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Charlie Munger’s final analysis of America


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It’s my sincere hope that I’m able to live both the quantity and quality of life that Charlie Munger had.

Even at age 99, he appeared vivacious and energetic– as one Wall Street Journal reporter remarked after interviewing him back in September. Their session went four straight hours with Munger going nonstop the entire time without so much as a bathroom break.

I was reading that interview recently, and there was one thing in particular that Munger said which really stood out to me.

When discussing the United States and its colossal political, social, and economic problems, Munger remained optimistic and said, “a great nation has a lot of collapse in it.

He’s right. And history is very clear on this point. Empires and nations wouldn’t qualify as great if they collapsed in the blink of an eye.

Truly strong, dominant superpowers are able to survive pandemics and natural disasters. They’re able to fend off foreign invaders. They’re able to withstand economic crises. And, even after a major catastrophe, they have the savings, the unity, and the cohesion to rebuild.

This is why the declines of nations and empires throughout history typically take a long time, until, after years or even decades of accumulated bad decisions, they finally reach a tipping point.

Put another way– to borrow from both Munger and Hemingway– great nations collapse gradually, then suddenly.

The best book I’ve ever read on the subject is anthropologist Joseph Tainter’s The Collapse of Complex Societies, which examines the common factors of how different societies throughout history– from ancient Ur in Mesopotamia to Western Rome to the Olmec in Mexico– declined and collapsed.

(Tainter’s definition of collapse doesn’t necessarily mean a civilization ceases to exist, but that it experiences a steep decline in political, social, and economic structure.)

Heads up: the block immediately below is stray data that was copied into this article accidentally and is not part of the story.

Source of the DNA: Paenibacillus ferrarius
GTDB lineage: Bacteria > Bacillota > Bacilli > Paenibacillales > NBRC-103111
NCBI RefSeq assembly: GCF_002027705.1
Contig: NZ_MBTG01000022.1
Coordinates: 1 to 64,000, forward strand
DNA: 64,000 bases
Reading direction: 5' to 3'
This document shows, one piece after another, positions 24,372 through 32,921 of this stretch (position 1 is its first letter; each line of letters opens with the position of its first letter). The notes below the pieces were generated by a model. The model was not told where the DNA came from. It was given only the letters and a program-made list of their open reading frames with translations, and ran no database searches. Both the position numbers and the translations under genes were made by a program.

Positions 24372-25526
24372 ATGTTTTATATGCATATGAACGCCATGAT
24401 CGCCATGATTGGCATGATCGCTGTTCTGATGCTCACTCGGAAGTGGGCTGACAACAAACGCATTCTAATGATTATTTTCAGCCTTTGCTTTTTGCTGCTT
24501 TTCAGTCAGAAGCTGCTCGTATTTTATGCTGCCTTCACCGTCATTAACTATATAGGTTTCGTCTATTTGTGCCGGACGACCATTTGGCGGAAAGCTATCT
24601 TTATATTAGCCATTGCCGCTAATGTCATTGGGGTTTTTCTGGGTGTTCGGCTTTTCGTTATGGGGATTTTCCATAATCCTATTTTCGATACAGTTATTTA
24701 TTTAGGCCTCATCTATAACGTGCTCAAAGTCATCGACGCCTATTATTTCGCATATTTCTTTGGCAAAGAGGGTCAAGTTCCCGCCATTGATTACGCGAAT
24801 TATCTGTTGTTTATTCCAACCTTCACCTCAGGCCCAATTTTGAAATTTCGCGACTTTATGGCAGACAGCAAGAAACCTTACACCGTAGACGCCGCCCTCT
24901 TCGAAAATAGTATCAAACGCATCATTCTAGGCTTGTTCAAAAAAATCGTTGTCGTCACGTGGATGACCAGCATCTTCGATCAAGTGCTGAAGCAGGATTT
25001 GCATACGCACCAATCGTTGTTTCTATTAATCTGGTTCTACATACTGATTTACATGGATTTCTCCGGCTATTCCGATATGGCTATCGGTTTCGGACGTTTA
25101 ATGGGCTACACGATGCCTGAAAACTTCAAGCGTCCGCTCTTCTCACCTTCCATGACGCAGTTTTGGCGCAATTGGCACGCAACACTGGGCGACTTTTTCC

And his analysis shows that one of the key culprits in collapse is the decline of a society’s ability to solve problems.

This pretty much describes the US federal government in a nutshell. They don’t solve problems. They can barely talk about problems in a civil and rational manner. And quite often they refuse to even acknowledge problems.

Earlier this year when the US sovereign debt rating was downgraded, for example, the White House reacted with genuine confusion; they couldn’t understand why they were being downgraded and said the decision was “bizarre” and “puzzling”.

This reaction demonstrates a total lack of awareness about the problems– i.e. a nearly $34 trillion national debt, $2 trillion annual deficit, etc.

Even when they do manage to ‘solve’ problems, they usually wait until the last minute and then just kick the can down the road.

Earlier this year, the government was facing yet another crisis over the debt ceiling; mature adults would have gotten to work to negotiate a compromise. But the President insisted he would “refuse to negotiate” over the debt ceiling, sparking tremendous uncertainty about the government’s finances.

The 11th hour bargain just punted the problem into the future and didn’t actually solve anything.

Most of the time politicians resort to petty name-calling and histrionic virtue signaling, without any rational discussion of problems or priorities, let alone informed conversation about viable solutions.

And the problems continue piling up.

On the rare occasion when there is consensus (like multi-trillion-dollar COVID bailouts), there’s rarely any rational, long-term thinking to weigh the costs and benefits. They just spend like drunken sailors and increase the national debt without regard for the consequences or the future.

The national debt is growing so rapidly that, according to the Congressional Budget Office, interest on the debt, plus mandatory entitlement spending (like Social Security), will consume 100% of federal tax revenue by 2031.

It’s pretty hard to imagine the US continuing to be the dominant economic and political power in the world when the government has to borrow money just to fund the military.

But that reality is seven years away.

Then, two years later in 2033, Social Security’s primary trust fund will run out of money and require a massive multi-trillion-dollar bailout.

All of this will probably cause foreign nations to abandon the US dollar as the world’s reserve currency, further accelerating the fiscal and economic decline.

Now, this outcome is not inevitable. Every country has challenges, and there are solutions to the problems that the US faces.

But the clock is ticking, and it doesn’t look like there is any political or social will at the moment to prioritize and rationally compromise to solve problems.

Munger was right; great nations do have a lot of collapse in them. But only to a certain point. And that point increasingly looks like it may be less than a decade away.



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